Courtesy Resort at Squaw Creek
Where is North Lake Tahoe?
North Lake Tahoe straddles the California-Nevada state line and is 45 minutes from the Reno-Tahoe International Airport, two hours from Sacramento International Airport and about three hours from San Francisco International. The North Lake Tahoe Express shuttle from the Reno-Tahoe airport offers group rates, from $42 per person roundtrip for four passengers to $33 per person roundtrip for 11 or more.
• The 170-room Ritz Carlton Lake Tahoe, opened three years ago, is Lake Tahoe’s first five-star hotel. The ski-in, ski-out property has 15,000 square feet of meeting space.
• The Hyatt Regency Lake Tahoe completed a $20 million renovation in May that included its 422 guest rooms and suites, two restaurants and its Spa Terrance Conference Center. Located on a private beach, the AAA Four-Diamond hotel has 50,000 square feet of function space, including a Lakeside Ballroom, which fits its name.
Where can we meet?
The North Lake Tahoe area has more than 30 meeting sites, 200,000 square feet of meeting space and 7,000 rooms. Here are a few of the main meeting venues.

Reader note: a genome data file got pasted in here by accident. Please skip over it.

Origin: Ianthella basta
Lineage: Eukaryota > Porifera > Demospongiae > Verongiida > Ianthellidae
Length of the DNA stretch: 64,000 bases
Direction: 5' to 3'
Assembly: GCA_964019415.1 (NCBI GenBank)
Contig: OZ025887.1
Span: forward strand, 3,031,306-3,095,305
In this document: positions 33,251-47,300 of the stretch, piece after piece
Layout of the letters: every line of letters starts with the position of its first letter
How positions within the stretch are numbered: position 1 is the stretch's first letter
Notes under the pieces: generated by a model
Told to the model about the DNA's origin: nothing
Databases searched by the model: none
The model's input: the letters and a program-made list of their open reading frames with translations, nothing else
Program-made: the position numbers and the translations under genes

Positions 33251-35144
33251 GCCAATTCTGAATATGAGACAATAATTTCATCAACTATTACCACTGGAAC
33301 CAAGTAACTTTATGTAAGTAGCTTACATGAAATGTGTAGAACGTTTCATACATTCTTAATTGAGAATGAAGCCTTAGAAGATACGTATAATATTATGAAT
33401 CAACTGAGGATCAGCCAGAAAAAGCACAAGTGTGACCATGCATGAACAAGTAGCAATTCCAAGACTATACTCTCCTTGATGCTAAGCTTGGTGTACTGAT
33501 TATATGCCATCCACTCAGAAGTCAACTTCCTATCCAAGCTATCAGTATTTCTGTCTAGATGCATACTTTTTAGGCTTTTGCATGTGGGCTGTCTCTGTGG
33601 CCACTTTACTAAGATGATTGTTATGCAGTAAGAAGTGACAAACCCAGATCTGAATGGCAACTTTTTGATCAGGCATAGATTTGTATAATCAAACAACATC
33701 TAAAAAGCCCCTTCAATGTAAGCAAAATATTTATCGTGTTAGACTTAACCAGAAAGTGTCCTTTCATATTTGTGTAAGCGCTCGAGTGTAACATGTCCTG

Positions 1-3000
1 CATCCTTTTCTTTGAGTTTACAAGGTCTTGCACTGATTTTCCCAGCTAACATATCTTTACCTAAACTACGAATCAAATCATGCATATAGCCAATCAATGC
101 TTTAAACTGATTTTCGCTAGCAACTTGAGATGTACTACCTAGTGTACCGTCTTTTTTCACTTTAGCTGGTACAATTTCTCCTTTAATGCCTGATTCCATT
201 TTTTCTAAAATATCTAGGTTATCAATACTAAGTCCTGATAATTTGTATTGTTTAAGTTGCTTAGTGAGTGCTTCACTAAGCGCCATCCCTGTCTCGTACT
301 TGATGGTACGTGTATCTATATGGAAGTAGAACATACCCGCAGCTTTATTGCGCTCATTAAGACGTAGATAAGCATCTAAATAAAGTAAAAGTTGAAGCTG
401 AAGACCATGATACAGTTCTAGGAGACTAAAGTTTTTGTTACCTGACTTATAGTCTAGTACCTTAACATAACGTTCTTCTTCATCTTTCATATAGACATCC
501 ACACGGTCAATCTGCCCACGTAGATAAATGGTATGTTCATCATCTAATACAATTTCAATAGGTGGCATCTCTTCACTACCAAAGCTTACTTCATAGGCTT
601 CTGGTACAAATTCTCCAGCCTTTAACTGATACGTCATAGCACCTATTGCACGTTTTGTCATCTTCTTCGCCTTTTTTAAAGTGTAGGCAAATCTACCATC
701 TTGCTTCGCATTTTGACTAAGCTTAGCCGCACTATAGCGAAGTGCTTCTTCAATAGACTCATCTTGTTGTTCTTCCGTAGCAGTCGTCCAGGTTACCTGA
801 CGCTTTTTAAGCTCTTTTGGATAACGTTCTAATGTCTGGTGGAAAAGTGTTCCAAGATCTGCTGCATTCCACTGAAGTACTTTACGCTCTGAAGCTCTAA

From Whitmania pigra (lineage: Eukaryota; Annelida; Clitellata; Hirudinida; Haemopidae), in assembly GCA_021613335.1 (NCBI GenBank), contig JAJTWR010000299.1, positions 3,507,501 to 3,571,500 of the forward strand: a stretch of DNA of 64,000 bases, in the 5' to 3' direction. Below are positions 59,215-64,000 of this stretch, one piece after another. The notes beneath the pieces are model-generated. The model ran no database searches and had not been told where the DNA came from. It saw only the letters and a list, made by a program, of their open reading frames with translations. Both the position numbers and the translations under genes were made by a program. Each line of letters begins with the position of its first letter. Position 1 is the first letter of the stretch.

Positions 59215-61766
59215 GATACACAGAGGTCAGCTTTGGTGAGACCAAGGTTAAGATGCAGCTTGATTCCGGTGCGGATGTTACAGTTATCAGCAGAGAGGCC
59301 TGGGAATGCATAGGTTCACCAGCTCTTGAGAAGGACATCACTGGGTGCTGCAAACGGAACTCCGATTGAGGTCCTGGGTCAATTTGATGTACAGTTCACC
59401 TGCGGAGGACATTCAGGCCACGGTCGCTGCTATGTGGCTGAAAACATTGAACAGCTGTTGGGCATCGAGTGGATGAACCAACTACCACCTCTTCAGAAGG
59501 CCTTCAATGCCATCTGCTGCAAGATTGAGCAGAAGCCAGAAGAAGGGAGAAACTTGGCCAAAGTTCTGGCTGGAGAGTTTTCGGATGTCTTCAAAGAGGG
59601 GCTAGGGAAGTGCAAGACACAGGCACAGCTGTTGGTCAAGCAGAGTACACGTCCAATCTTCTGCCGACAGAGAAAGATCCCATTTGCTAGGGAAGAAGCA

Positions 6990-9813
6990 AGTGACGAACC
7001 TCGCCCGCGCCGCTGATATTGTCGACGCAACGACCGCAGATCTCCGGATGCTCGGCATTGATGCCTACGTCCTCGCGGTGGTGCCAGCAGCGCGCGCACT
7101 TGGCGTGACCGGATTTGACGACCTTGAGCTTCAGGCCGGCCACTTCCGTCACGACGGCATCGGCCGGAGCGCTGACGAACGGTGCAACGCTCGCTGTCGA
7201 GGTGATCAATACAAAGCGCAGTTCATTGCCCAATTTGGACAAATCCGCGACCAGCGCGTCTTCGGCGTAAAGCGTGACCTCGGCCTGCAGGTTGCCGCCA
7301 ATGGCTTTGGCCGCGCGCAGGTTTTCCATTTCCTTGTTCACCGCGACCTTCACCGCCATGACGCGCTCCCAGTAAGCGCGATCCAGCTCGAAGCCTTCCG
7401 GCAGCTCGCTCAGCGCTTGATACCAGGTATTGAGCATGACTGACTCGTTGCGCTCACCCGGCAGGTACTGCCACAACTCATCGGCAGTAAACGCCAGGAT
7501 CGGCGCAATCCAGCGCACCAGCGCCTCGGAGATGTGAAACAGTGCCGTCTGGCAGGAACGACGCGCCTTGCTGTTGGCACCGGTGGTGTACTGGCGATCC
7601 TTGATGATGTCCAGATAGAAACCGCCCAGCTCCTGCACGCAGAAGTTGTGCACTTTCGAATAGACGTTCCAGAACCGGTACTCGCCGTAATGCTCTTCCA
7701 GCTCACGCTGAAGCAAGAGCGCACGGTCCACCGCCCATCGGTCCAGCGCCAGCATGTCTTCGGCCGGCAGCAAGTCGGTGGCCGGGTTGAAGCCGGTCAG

• The Granlibakken Conference Center and Lodge sits on 74 secluded acres a half-mile from Tahoe City. The 200-room resort emphasizes outdoor activities; its 24,400 square feet of meeting space includes large decks.
• The 365-room Resort at Squaw Creek, at the base of the mountain in Squaw Valley, is a ski resort in the winter and a hotbed of outdoor pursuits in the summer. Its 24 meeting rooms total 33,000 square feet of indoor meeting space; attendees can see the Sierra Nevada Mountains from its outdoor venues.
• Mountain and lake views, vaulted ceilings and stone fireplaces make it hard to forget that the meeting is in Lake Tahoe at the Chateau at Incline Village. A 5,200-square-foot ballroom can be divided into three rooms.
• Five miles from Tahoe City, the 57-room PlumpJack Squaw Valley Inn has 6,000 square feet of meeting and event space.
• A millionaire playboy built Thunderbird Lodge in the late 1930s; today, rental fees help preserve the landmark, where events can be held indoors or on a lakeside lawn, two patios or next to a private lagoon.